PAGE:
• Look for consistent pricing. Some online deals are specially priced to get you to buy at a low price for first-time purchasers, but the price will go back up after that first month of subscribing. It’s important to not chase online deals and to find a source that you can rely on to offer the same price month after month.
• Don’t fall for expired strips. No gimmicks here. Expiration dates on test strips definitely serve a purpose. They help ensure that you are getting an accurate reading when you test because the chemistry in the strips break down over time. Some distributors sell discounted strips online because they are very close to the expiration date or maybe even have already reached their expiration date. Yikes. When you buy Accu-Chek test strips here, you are guaranteed strips with at least a 6-month shelf life.
• Buy from trusted sources. According to the National Association of Boards of Pharmacy, 95% of online pharmacies are illegitimate and unsafe.4 They could be selling counterfeit strips made to look like the real thing. You can verify an online pharmacy here. Or, you can buy directly from a manufacturer you trust.
How to save on diabetes care with an FSA
FSAs let you pull pre-tax dollars from your paycheck to spend on health-related expenses. Depending on how much you contribute, it can save you hundreds of dollars every year on diabetes management.
One of the easiest ways to use your FSA dollars is to enroll in Accu-Chek Guide SimplePay. You can use the money you’ve set aside to pay for test strips on your own schedule. Simply choose how many strips you want, and how often you want them. You can either pick the strips up at your local pharmacy or have them delivered to your door with free shipping.
If you don’t have an FSA yet, here’s everything you need to know about signing up, contributing to your account and spending your FSA dollars on healthcare expenses.
How to enroll in an FSA
The first step to saving on your health is finding out if you’re eligible. Lots of employers offer an FSA, and you might be eligible even if you don’t have health insurance.
Most providers let you sign up for an account at the beginning of the calendar year. All you need to do is submit some basic personal information, and you’re on your way to savings.
How to contribute to your FSA
When you sign up for an FSA, you’ll determine how much to deduct from your paychecks. FSAs use pre-tax dollars, so you won’t have to pay taxes on however much you contribute to your account.
Each year the IRS sets a limit for how much you’re allowed to contribute. In 2020, that amount is $2,750. If you maximize your contributions, that’s roughly $230 each month that you can set aside for healthcare expenses.
A couple warnings about your contributions
Be aware: once you decide how much to be taken out of each paycheck, there’s no way to change it. You can’t change the amount or cancel your contributions until the following year, so make sure you’re comfortable with the amount you’re contributing.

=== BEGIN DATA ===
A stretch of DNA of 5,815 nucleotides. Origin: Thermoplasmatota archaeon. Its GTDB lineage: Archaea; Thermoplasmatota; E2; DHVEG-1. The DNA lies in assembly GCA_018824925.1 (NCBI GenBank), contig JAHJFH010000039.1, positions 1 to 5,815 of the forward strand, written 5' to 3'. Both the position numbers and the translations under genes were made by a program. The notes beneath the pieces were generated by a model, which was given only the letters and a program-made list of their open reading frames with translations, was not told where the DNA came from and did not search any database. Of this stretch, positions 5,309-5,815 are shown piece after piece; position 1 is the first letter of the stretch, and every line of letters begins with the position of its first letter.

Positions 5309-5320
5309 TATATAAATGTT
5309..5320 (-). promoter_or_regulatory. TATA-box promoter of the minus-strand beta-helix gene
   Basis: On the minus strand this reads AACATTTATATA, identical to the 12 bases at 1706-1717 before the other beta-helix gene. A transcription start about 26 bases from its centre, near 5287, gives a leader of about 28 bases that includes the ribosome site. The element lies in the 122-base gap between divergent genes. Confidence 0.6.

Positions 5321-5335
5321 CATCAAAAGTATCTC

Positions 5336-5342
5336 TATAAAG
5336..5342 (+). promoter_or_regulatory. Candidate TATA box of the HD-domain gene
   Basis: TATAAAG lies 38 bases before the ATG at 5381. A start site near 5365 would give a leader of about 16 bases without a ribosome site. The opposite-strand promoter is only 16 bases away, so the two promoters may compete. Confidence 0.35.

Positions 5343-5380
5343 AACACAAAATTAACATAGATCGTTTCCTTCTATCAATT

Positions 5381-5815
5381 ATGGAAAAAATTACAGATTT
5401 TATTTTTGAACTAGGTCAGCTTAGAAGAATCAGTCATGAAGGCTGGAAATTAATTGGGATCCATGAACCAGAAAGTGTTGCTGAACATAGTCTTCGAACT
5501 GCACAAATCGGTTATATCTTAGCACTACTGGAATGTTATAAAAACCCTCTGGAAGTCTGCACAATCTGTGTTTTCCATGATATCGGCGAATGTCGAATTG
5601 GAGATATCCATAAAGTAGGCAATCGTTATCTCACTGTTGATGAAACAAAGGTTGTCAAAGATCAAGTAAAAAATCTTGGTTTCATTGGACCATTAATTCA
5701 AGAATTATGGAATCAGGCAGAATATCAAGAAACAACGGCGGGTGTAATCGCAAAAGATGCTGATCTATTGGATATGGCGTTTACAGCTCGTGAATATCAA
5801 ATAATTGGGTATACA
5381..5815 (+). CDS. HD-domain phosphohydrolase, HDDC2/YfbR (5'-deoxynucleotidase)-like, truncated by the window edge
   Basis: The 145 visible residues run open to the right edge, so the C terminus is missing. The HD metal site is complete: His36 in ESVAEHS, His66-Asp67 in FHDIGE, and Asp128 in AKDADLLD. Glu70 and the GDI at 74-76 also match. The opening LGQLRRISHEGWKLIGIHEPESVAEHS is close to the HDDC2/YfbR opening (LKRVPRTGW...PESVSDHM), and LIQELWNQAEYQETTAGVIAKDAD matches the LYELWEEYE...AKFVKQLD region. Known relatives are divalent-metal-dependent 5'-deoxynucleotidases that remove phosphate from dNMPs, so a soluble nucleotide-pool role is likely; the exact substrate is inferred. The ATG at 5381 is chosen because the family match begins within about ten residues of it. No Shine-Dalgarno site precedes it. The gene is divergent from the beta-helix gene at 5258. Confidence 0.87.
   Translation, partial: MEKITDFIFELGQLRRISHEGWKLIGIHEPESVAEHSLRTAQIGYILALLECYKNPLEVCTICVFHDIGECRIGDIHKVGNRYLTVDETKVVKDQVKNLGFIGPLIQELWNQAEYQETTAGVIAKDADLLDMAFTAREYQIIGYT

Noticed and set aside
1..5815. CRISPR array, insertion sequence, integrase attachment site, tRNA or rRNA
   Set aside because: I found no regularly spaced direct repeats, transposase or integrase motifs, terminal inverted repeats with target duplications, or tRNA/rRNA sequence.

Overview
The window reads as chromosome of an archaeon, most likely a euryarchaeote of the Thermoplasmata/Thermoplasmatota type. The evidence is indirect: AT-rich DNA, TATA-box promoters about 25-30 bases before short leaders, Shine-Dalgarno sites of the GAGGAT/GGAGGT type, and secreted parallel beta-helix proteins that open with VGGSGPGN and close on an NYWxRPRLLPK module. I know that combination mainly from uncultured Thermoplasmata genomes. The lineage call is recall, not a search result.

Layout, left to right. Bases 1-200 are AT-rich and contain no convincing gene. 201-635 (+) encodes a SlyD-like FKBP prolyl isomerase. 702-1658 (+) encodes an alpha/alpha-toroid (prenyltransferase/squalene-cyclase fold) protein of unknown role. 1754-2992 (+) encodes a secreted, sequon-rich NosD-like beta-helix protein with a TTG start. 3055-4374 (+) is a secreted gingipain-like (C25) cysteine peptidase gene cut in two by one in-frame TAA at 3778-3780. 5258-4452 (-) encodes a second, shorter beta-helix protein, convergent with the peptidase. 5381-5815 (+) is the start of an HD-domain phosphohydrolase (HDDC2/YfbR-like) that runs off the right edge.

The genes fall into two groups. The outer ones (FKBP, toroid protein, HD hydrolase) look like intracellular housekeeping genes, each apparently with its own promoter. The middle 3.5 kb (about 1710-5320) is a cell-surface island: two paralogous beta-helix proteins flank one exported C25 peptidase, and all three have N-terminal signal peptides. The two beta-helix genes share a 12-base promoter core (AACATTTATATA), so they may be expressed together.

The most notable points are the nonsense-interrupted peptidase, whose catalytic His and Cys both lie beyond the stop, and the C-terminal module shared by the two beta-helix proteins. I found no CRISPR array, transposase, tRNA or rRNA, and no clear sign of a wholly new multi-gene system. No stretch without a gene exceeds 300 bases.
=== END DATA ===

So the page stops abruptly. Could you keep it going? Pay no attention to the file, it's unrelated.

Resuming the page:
One exception to this rule is if you experience a qualifying life event. If something big happens in your life, like marriage or the birth of a child, you’ll be able to adjust your contributions.
It’s also worth noting that your employer owns your FSA account. If you leave your job or are terminated, you can’t reclaim the money you set aside. If you’re planning on a career change in the upcoming year, be careful how much money you put into your FSA.
How to use an FSA
If you pay for an eligible expense out of pocket, you can reimburse yourself with your FSA. Save your receipt and submit it through your provider’s online portal. Money will be moved from your FSA back into your pocket.
Even simpler, your provider might offer an FSA card. FSA cards are basically debit cards that are tied to your account. When you go to pay for eligible services or products, you can pay for it directly with your card. No need to worry about reimbursement!
What happens at the end of year
Unlike other savings accounts like 401(k)s and IRAs, the money you put in an FSA doesn’t roll over into the new year. That means that you’ll need to use all of the money that you’ve contributed this year or you’ll lose it.
There are a couple exceptions to this rule, but your employer might not offer them. You might be granted an extra two and a half months to use your FSA dollars from the previous year, or you might be able to roll over up to $500. Check with your employer to see if they offer either exception.
Since your FSA dollars don’t roll over, you’ll want to spend them before you lose them. Thankfully, there are a number of eligible medical, dental and vision expenses for you to consider.
Your FSA can cover a range of expenses, from doctor’s visits to surgeries. You can use it to pay for small expenses like bandages and sunscreen to larger expenses like new eyeglasses and home testing kits. Your spouse and child’s expenses are covered, too!
Here are just a few diabetes care items that can help you use your FSA dollars before they expire:
•Upgrade your meter.
• Buy a new lancing device.
• Stock up on test strips.
• Pick up some accessories.
This article is sponsored by Roche Diabetes Care, Inc.